Tegan and Sara Quin actually look like twins on the cover of Sainthood.
”For years we rejected this twin image, people always trying to twin us,” says Tegan, laughing. ”So just when people got over it we decided to really run with it.”
Inspired by a nearly century-old photo of two brothers, the sisters wear horizontal-striped black-and-white pullover shirts on the album’s cover and fashioned their black hair in similar bobs.
”I think we always resisted this image as sisters who were best friends and shared clothes,” adds Sara. ”When we first started out in the [music] industry, people would try to define our relationship or talk about our relationship. It was almost like people would tell the story about how we should have been.”
The Canadian band Tegan & Sara — fronted by lesbian identical twins but also including other non-related supporting musicians — are not, as Tegan puts it, an ”overly twin-y band.” The band’s 29-year-old leaders have worked hard to keep the focus on the music, characterized by tight vocal harmonies, clever lyrics, cute melodies and generally playful pop sensibilities, with the occasional spark of punk heat. The band has released six studio albums in more than a decade.
In recent years Tegan & Sara has garnered more attention through work with Death Cab for Cutie, dance music giant Tiesto, and Cyndi Lauper. Among other festivals over the years, from Lilith Fair to Coachella, the band performed on the 2008 True Colors Tour, which stopped at DAR Constitution Hall. Next Wednesday, Feb. 17, they’ll return to D.C., performing at the Warner Theatre. The band has a new lighting director, giving the show what Tegan calls ”a more theatrical feel to it,” and will play selections from its past few albums. As per custom, the twins will amusingly banter and humorously bicker onstage.
”Yes, lots of chatting,” says Tegan. “It’s compulsive at this point.”
Though they share ”a very intense bond,” the twins weren’t inseparable growing up in Calgary, just as they aren’t inseparable now.
”We were definitely in each other’s social circle, but we didn’t completely rely on each other,” says Sara. The youngest – eight minutes behind Tegan – Sara was the first to own up to her sexuality. But it went unspoken until after high school.
”I was involved with a girl all through high school, and Tegan knew that,” says Sara. “We just never really talked about it. It didn’t seem weird as a teenager to not talk about it. But as soon as I got out of high school, all of a sudden it was important for me to define that and use that language. And so I was the first one to start saying, ‘I’m gay. I’m dating a woman.’ Tegan didn’t come out right away — she was still dating a guy.”
”I never really thought about it,” Tegan says. ”But then I thought, ‘Well, Sara’s gay, so I must be.’ I felt like because our family was so progressive and our friends were so progressive, it was really easy not to have to say one way or the other. I knew that I liked girls but I also had boyfriends and felt okay about that.
”I had to test a few models first,” she laughs. Once she fell in love with a girl after high school, Tegan knew for sure where her proclivities fell.
Both are convinced being gay is genetic. ”I think that we can control our impulses,” says Sara, ”but what we’re attracted to in human beings, whatever the gender, whatever the sexuality, I think that that’s all science. Tegan and I: identical twins, same egg splits. It makes complete sense that we would both be gay.”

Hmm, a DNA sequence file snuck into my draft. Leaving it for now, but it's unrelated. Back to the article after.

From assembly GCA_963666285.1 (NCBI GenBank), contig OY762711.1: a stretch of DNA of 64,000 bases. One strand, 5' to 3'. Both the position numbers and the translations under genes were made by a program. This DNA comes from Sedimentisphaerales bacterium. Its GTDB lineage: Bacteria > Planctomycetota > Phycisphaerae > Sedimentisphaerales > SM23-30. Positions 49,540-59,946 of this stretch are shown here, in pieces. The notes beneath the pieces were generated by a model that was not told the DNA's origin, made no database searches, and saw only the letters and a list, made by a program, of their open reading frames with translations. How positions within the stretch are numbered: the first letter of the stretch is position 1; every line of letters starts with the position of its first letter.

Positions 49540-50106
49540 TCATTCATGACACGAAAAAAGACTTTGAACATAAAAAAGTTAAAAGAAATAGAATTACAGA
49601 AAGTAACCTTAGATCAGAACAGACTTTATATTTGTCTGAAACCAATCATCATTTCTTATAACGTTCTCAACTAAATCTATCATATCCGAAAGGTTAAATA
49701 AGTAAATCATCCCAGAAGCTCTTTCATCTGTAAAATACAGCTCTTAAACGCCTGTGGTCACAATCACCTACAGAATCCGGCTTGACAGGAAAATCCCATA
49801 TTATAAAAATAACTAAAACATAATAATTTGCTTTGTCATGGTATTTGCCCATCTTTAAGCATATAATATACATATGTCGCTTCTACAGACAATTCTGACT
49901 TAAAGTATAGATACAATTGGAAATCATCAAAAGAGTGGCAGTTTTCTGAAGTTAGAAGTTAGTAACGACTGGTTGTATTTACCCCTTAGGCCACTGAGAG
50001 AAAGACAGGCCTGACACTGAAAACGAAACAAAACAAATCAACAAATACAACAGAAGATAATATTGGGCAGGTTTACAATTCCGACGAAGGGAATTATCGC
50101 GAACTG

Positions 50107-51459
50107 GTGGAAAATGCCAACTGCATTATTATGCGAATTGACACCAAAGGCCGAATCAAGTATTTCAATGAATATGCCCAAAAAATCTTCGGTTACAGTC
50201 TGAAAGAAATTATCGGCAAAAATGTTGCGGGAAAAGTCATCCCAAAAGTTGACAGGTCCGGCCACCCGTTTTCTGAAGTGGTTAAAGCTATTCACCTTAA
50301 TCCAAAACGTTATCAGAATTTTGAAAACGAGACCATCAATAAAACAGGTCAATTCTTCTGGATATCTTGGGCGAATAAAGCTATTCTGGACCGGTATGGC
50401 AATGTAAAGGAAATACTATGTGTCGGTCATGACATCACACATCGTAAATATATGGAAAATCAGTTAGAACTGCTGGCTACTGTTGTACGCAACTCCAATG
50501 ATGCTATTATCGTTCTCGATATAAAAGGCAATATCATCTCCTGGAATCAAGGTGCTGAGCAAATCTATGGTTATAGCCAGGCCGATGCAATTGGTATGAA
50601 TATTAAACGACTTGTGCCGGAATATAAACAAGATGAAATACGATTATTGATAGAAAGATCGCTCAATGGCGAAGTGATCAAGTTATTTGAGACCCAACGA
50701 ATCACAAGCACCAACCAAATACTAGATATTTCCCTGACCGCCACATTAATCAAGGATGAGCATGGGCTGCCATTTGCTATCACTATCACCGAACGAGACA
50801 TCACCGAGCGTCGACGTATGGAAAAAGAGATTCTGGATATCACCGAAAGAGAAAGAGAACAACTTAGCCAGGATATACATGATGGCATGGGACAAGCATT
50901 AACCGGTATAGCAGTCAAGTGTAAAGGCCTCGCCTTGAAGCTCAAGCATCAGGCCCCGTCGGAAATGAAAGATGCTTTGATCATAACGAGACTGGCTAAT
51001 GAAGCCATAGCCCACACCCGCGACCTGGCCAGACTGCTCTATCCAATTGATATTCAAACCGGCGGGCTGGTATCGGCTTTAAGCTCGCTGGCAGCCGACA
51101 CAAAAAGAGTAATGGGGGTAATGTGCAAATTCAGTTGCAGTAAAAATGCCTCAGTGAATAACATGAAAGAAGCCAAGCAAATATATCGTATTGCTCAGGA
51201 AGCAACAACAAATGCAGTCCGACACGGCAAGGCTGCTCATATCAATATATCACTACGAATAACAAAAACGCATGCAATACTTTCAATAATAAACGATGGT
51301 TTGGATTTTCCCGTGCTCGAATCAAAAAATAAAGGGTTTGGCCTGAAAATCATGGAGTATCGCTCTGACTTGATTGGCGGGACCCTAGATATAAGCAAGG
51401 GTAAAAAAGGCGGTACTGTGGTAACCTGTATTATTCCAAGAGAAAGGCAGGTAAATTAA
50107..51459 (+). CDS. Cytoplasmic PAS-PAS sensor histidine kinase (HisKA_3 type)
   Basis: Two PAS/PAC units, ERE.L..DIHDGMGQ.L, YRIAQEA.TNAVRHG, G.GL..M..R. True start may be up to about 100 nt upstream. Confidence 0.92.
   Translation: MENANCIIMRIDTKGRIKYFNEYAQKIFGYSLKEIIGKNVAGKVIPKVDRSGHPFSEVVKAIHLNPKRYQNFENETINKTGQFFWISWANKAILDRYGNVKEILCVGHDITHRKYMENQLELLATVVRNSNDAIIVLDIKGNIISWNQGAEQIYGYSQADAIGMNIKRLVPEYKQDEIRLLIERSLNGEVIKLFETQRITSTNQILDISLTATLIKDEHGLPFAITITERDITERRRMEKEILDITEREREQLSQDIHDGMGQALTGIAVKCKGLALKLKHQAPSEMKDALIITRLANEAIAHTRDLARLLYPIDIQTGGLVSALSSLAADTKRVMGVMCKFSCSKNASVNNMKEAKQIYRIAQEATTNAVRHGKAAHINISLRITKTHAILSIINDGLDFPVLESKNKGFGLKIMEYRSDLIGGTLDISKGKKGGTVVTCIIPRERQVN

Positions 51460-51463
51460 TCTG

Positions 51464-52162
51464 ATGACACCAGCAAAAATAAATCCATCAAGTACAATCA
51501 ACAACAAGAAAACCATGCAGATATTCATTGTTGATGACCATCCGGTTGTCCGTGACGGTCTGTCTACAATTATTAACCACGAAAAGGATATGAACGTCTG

”We only have relationships with a few immediate cousins,” adds Tegan. “But I definitely have heard that there are more gay people [in the family]. Lots of twins and lots of gay people apparently.”
The Quin twins were closer before their teenage years, says Tegan. Their parents divorced when the two were 5. ”We were really nervous kids, so we really banded together [after the divorce] and we really loved each other and looked out for one another until we got to our teens. That’s when we really started to become autonomous from one another.”
Pre-teen, the girls were enamored with being grown-up, spending all their time with adults, especially their parents and grandparents. ”I think we’ve always had this instinct,” explains Tegan. “We’ve always been able to associate with people older than us.”
”Our parents were really young and didn’t have a lot of money,” explains Sara. ”We didn’t have babysitters very often, and my parents would bring us to functions. … We were the most well-behaved, quiet kids because we wanted to play cards with my grandparents. We wanted to be included when they would have parties in the basement, with bands playing. We didn’t want anyone to notice us in a way like, ‘Oh, the kids are still up, send them to bed.”’
It was learned behavior that aided them on their first tour right out of high school, opening for Neil Young and The Pretenders. ”We were able to hang around backstage and chat with the crew and management and all these people because we weren’t drunk and being crazy, being little rock stars. We were nerds. We were like, ‘Oh, we’re here kind of on a school project. Can we ask you about the infrastructure of your business?”’ She laughs at the memory.
When not consumed with music, the girls channeled their nervous, youthful energy into playing sports. There was no doll-play, no makeup, no gossip. ”Tegan and I were tomboys,” Sara explains. ”We learned karate and took swim lessons and beat each other up. There was a real masculinity about our behavior. I think we became amazing collaborators because of that. It’s less about sharing and more about constructively building things together.”